We have this:

Blackwater is an intense, cinematic shooter experience unlike anything you’ve ever played before. Lead a team of Blackwater Operators protecting a fictional North African town, battling dangerous warlords and fighting back two opposing militia forces. Using the motion-sensing Kinect controller players can do everything from moving their character to aiming and firing a weapon as you work your way through pressure-filled missions.

I actually have a problem with all video games based on wars of which all the veterans are not yet dead. A quick explanation: I grew up in a family of hunters, which means being around a lot of guys who owned guns and knew how to use them. But they weren’t Gun Guys, the types of morons who end up on the news because they got tipsy and waved their handguns around and wound up shooting themselves in the testicles. My siblings and I weren’t allowed, as children, to touch the guns, or even know where they were kept. And not only did we not play with toy soldiers, we were cuffed upside the head for even thinking “war” was a game anybody should play.

War, we were told, was not a game. War was not amusement. War was something people lived through, only when they had no other choice, and making light of it in any way was obscene.

So war games turn my stomach anyway. We’re so young, as a culture, really. We think World War II was a million years ago. We barely even know about World War I anymore. That people were alive that lived these things is impossible to us, never mind that people are still being dug, in pieces, out of the ground they fought upon. How can the war be a game, when the war isn’t over for them?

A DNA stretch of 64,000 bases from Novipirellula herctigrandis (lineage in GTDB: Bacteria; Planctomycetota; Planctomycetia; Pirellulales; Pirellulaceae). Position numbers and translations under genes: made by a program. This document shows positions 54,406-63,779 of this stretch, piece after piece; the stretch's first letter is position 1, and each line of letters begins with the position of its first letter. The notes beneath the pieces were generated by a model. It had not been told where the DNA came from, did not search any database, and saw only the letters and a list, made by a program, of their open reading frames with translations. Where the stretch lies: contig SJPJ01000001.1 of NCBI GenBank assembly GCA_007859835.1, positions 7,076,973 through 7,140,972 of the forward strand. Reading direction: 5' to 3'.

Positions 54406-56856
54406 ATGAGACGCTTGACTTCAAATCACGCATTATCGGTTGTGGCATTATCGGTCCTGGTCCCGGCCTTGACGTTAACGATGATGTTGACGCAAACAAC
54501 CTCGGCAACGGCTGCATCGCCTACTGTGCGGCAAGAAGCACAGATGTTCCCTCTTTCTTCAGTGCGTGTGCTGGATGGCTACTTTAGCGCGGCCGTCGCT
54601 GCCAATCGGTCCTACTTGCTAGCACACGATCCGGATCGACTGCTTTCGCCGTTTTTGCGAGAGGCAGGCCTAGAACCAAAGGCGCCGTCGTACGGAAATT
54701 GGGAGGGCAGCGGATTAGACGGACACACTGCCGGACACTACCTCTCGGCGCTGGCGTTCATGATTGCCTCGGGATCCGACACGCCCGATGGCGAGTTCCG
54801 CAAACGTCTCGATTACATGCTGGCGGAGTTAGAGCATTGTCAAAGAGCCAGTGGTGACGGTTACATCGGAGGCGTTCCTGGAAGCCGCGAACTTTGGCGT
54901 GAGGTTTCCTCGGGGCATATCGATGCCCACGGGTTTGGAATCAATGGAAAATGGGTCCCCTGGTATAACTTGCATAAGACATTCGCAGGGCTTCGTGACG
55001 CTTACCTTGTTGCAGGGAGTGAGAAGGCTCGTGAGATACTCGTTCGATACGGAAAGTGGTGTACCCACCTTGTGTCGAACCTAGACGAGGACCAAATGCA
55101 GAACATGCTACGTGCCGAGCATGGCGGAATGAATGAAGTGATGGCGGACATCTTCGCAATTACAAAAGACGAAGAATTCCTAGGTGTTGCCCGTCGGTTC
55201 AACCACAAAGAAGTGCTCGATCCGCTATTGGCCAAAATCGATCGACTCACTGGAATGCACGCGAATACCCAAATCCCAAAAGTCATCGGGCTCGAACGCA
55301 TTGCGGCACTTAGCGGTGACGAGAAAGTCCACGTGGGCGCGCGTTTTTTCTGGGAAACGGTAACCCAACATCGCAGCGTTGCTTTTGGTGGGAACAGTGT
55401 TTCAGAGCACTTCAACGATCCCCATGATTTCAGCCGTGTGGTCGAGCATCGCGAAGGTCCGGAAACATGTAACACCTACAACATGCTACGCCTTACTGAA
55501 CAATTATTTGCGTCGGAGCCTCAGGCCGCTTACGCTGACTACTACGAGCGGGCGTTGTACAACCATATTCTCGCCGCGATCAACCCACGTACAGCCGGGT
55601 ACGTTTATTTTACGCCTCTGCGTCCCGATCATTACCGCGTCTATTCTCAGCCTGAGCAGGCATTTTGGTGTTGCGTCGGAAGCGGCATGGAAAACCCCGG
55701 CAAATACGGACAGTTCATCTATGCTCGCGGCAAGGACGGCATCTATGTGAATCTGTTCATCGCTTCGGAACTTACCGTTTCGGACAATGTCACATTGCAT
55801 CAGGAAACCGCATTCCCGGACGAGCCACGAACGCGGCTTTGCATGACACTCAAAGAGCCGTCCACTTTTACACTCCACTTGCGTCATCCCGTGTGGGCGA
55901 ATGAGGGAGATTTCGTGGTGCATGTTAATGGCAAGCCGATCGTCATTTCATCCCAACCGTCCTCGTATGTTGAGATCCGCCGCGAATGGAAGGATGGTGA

But now comes Erik Prince, making a game out of wars that we haven’t even stopped fighting yet. People like this make me want to believe in the fiery, literal, Biblical hell of my childhood, just so that when I’m down there mixing drinks for Richard Nixon or whatever, I can look over and see this Erik Prince asshole unclogging the john. Scraping vomit off the walls. Spreading kitty litter over the pools of blood.

A.

Allison Hantschel

Allison Hantschel

Allison Hantschel is a 10-year veteran of the newspaper business. She publishes First Draft, a writing and politics blog, with her partners Holden, Jude and Scout. She is the author of the books Chicago's Historic Irish Pubs (2011, Arcadia Publishing, with Mike Danahey) and It Doesn’t End With Us: The Story of the Daily Cardinal, about a great liberal journalism institution (2007, Heritage Books). She also edited the anthology “Special Plans: The Blogs on Douglas Feith and the Faulty Intelligence That Led to War” (2005, William, James & Co.) Her work has appeared in the Chicago Sun-Times, the Milwaukee Journal-Sentinel, the Daily Southtown, Sirens Magazine, and Alternet. She lives in Chicago with her husband, two ferrets, and approximately 60 tons of books.

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